Bob Pepi: California Flair at CWC
Bob Pepi (left) tasting varietals and blends with Canyon Wind Cellars owner/winemaker Jay Christianson (right).
My Canyon Wind Cellars blog theme for 2015 will be delving into the winemaking processes and behind-the-scenes operations at our Western Colorado estate winery. There is a story behind every bottle that you purchase from our winery. You might think that every wine starts at the vine, but I would argue that it starts with human thoughts. Winemakers conjure visions for a winery and certain lines of wines they want to produce. These visions will influence what grape varietals the winemakers purchase and plant; and even before that, it can influence what land they choose to nurture their vines. And extensive consideration is put into the winemaking process itself.
When Norman and Ellen Christianson first started Canyon Wind Cellars, Norman was confident in his geological expertise to guide him to find the right vineyard location (which has certainly proven true!), and they were both passionate enough about wine to take on the enormous endeavor of starting a winery. But they recognized the need for some experienced help in setting up the winery and beginning winemaking. Norman had been working with viticulturist Rich Thomas during Canyon Wind Cellars’ inception, and he asked if he would be willing to help him with winemaking. Rich said no, but he knew that renowned Napa Valley winemaker Bob Pepi had just sold his winery, Robert Pepi Winery, in 1994 and he might have some time to help.
Norman called Bob and asked if he would be willing to consult for him, and Bob said that he had just retired and was no longer in the wine business. However, in January 1995, Norman unexpectedly ran into Bob at the Unified Wine & Grape Symposium trade show in California (it seems Bob was not as retired as he had implied!). They ended up planning out the future of Canyon Wind Cellars together while writing on a napkin, and that is when Bob Pepi became our consultant wine maker.
Bob began by helping plan building arrangements and equipment placement as the winery structures were being built during this time. Norman and Ellen had begun planting the vineyard in 1991, but the winery building was completed in 1995, and the warehouse and underground barrel cellar were later added in 2000. Initially, Bob was making frequent trips from California to advise the Christiansons on all elements of viticulture (the growing of wine grapes) and winemaking. Eventually Bob’s trips to Canyon Wind became less frequent as Norman and Ellen became more proficient. After Jay and Jennifer Christianson took over ownership and winemaking in 2009, Bob Pepi started making an annual visit to the winery for what I like to call their annual blending jam session, usually in January or February.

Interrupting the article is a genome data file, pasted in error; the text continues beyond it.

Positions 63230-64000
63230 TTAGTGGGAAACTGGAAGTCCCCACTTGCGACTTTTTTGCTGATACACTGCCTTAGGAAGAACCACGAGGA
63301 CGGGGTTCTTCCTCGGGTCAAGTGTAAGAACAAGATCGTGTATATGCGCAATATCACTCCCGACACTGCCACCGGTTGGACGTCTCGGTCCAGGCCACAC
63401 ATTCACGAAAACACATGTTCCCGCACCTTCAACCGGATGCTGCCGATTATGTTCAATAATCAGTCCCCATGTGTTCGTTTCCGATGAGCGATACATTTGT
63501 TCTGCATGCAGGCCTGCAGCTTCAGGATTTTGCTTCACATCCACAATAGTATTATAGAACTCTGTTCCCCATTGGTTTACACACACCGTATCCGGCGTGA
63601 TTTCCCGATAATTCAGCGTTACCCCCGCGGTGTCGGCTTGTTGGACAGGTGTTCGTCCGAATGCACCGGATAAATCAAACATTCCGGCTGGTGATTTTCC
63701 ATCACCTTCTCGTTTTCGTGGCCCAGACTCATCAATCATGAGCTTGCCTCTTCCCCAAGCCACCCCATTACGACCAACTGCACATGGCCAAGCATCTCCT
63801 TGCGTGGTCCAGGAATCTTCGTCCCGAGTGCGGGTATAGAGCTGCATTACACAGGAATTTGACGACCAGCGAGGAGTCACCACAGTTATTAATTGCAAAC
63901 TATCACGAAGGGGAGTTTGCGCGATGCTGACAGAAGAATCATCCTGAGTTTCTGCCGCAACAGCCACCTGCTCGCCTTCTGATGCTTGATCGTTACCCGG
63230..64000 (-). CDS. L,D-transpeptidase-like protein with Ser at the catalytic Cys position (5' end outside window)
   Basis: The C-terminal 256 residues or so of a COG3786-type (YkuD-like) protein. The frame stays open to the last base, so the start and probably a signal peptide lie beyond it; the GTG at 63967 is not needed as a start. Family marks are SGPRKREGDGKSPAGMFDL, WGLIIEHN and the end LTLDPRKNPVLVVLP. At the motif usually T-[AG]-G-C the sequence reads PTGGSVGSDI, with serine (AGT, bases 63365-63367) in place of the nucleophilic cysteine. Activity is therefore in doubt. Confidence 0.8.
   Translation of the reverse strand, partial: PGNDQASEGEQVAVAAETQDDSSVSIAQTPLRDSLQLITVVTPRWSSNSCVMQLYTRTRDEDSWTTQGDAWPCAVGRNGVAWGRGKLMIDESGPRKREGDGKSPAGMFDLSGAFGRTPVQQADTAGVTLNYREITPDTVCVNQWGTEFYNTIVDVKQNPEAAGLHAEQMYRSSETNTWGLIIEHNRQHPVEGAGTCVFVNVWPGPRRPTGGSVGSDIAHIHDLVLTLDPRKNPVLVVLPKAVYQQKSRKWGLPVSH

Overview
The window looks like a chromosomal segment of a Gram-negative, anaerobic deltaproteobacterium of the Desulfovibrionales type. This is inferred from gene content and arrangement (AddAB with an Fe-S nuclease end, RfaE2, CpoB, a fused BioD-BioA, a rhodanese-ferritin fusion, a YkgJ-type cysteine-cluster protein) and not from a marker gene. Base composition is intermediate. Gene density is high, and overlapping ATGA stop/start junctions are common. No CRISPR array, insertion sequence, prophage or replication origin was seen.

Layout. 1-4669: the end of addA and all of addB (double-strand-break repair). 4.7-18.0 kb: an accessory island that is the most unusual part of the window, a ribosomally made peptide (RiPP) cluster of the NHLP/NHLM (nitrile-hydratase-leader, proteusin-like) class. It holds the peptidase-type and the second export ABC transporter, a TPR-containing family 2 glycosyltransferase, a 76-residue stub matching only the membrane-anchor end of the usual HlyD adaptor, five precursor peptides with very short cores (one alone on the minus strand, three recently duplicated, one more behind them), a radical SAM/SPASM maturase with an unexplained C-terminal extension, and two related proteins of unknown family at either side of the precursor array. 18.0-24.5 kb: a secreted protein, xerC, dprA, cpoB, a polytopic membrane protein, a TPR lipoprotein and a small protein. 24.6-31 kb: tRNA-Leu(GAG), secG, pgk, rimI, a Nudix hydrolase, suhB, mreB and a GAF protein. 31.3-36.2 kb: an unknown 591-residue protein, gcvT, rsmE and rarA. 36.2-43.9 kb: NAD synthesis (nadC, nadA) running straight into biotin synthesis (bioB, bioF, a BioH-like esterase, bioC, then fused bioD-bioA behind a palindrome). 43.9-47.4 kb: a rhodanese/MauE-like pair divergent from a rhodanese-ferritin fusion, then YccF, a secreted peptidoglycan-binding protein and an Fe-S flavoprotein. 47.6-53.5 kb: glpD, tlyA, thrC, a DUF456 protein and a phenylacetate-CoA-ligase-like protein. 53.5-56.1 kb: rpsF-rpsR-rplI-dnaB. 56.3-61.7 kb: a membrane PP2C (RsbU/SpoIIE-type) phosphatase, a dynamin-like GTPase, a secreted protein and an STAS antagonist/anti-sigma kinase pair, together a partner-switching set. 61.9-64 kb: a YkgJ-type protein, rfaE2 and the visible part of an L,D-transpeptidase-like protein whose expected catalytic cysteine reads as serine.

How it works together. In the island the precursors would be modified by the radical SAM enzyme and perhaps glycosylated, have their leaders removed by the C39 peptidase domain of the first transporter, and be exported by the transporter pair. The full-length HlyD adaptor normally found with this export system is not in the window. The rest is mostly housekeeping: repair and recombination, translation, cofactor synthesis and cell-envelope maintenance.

Wine Blending Chemistry Set: Beakers, Erlenmeyer flasks, graduated cylinders, and wine of course!
I sat in on part of their time together last week, and it involves a lot of wine, Erlenmeyer flasks, graduated cylinders, stemware, deep concentration, and repetition. Bob is friendly, soft-spoken, unassuming, a little scatter-brained (perhaps a symptom of being semi-retired?), tanned, and sports salt-and-pepper hair and a beard. Jay, Jennifer, and Bob take samples of all of the wines from our barrels, talk about how much they have of each varietal (or blends, in the case of co-fermentations) and how they have been oaked, talk about the flavors and aromas present, evaluate how growing conditions and seasonal variations may have influenced them, and compare opinions of the wines and what they may do with them this year. Bob starts pouring different percentages of different varietals into graduated cylinders, pours the resulting blend into a glass, passes it around for tasting, and opinions are voiced. Sometimes he makes two different blends at a time, keeps the blends secret, and just labels them #1 and #2. He gives them to Jay and Jennifer and asks if they prefer #1 or #2—it amused me to think it was like an eye doctor asking which lens is clearer, and sometimes the difference between two blends is that small.
Jay and Jennifer are skilled winemakers, but it helps to have an additional resource of sage wisdom with decades of winemaking experience like Bob. During his annual visit, they also walk the vineyard and discuss how the vines are developing, future vineyard plans, and any proactive changes that should be made. During the rest of the year, Jay and Jennifer always have the option of calling Bob for a third opinion of when to harvest a particular varietal or to evaluate lab results from a wine sample. Bob Pepi has likely influenced almost every Canyon Wind Cellars wine that you have enjoyed.
Click here for additional information about Bob, Jay, Jennifer, Norman, and Ellen.